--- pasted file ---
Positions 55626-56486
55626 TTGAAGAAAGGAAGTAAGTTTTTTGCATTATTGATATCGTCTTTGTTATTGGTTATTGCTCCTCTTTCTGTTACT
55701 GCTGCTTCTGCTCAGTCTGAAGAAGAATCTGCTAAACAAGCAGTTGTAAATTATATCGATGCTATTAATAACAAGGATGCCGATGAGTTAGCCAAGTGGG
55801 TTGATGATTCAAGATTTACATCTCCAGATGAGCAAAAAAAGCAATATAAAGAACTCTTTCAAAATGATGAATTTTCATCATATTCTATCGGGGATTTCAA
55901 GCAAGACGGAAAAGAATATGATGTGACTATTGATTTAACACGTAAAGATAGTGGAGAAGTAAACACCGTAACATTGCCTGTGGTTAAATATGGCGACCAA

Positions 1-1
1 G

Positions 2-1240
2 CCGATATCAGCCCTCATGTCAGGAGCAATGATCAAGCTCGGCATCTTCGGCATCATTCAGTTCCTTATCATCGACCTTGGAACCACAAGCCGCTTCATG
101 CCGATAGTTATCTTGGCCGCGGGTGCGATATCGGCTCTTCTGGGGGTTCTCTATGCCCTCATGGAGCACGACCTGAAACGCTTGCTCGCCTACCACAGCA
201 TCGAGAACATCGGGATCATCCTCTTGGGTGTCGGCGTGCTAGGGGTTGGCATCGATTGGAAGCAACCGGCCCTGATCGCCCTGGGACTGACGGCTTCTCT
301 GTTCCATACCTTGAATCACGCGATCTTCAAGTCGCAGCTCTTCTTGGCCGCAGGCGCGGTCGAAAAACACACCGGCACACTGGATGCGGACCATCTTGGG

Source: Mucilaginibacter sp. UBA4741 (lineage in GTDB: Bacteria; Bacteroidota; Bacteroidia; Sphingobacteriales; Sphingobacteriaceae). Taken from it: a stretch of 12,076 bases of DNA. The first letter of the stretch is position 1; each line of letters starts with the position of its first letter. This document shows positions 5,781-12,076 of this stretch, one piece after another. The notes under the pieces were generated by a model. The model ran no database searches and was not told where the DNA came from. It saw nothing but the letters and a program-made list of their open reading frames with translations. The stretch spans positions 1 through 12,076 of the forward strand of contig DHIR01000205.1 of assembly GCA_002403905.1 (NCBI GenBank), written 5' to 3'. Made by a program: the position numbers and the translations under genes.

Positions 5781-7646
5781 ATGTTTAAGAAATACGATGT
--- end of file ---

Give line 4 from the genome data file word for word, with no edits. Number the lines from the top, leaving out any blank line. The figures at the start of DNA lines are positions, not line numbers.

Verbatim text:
55801 TTGATGATTCAAGATTTACATCTCCAGATGAGCAAAAAAAGCAATATAAAGAACTCTTTCAAAATGATGAATTTTCATCATATTCTATCGGGGATTTCAA